Click here to read an interview with the director.

ESHTEBAK | Egypt, 2017 | Language: Arabic | 97 minutes | Cert: CLUB

Director:   Mohamed Diab

Cast: Nelly Karim, Hani Adel, El Sebaii Mohamed

Director Gavin FitzGerald will attend on the night, and introduce his short Irish documentary, The Truth About Irish Hip Hop, about the rise of hip hop in Ireland and the changing attitudes towards the once foreign art form.  His 19 minute short film will be shown before the feature.

THE OTHER SIDE OF HOPE [FINLAND], THU 23 NOVEMBER, 8PM

By archive, Season 17 films

Combines poignancy with torrents of laughter. ★★★★★  The Telegraph

Finland’s master of deadpan comedy, Aki Kaurismäki (Lights in the Dusk, Le Havre), returns with the story of an unlikely friendship between a Syrian asylum seeker and an elderly Finnish restaurant owner.  Winner of the Berlin Silver Bear for Best Director, it’s a beautiful, timely film from one of the world’s leading auteurs.

Khaled (Sherwan Haji) arrives at the port of Helsinki concealed in a coal container, fleeing war-torn Syria to seek asylum in Finland. Dazed and frustrated by the monolithic administration he encounters at the detention centre, he makes a break for it and heads out onto the streets.

There he meets Wikström (Sakari Kuosmanen), a former shirt salesman who has recently left his alcoholic wife for a new life as a bachelor restaurateur. Together, they help each other to navigate the adversities they face in these unfamiliar and often baffling new worlds.

With hilarious sight gags, poker-faced one liners and a toe-tapping rockabilly soundtrack, Kaurismäki’s latest balances his unparalleled wit with a pressing critique of the unforgiving bureaucracy that greets vulnerable asylum seekers in modern-day Europe.

Humane and sincere, it’s proof of cinema’s power to tell stories that matter, with beauty and heart.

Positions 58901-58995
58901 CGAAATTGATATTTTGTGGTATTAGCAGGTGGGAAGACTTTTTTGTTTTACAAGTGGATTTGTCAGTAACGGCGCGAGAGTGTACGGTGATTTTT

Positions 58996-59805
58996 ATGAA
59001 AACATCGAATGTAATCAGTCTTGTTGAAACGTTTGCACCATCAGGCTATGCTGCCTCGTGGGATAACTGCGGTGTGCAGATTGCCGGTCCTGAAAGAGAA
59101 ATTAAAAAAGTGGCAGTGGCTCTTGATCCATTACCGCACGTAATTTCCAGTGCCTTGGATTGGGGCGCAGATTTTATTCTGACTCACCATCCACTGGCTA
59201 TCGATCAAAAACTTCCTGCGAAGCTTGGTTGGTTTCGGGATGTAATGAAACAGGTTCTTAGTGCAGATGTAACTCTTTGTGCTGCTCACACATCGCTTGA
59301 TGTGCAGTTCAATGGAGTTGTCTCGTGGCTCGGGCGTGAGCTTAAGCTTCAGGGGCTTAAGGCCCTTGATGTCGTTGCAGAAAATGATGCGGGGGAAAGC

‘Finnish auteur Aki Kaurismäki’s film is filled with curious oddballs, but there are also many ethical connundrums to contend with.’ – ★★★★  The Irish Times

‘Finds the artist at the height of his powers… winsome, sweet, and often very funny.’Indiewire

Click  here for website.

TOIVON TUOLLA PUOLEN |Finland, 2017 | Language: Finnish | 98 minutes | Cert: 12

Director:    Aki Kaurismaki

Cast:  Ville Virtanen, Kati Outinen, Tommi Korpela, Sakari Kuosmanen

Director Sinéad O’Loughlin will attend and introduce her short Irish film, Homecoming, about a young man’s struggles to find his place in life after returning to Ireland. A familiar face makes him wonder if things are about to change.  Her 12-minute film will be shown before the feature.

20TH CENTURY WOMEN [USA], THU 30 NOVEMBER, 8PM

By archive, Season 17 films

Annette Bening stars as a single mother who recruits two women to help raise her son in this warm drama set in Southern California in the late 1970s.

“Director Mike Mills follows Beginners, his Oscar-winning study of the relationship between a son and his gay father, with another picture that takes as its jumping-off point the bond between parent and child. In the case of this late 70s-set cultural odyssey, the parent is gregarious, open-minded single mother Dorothea (the superb Annette Bening) and the child is Jamie (Lucas Jade Zumann), the teenage son she isn’t quite sure she can guide on his path to becoming a man.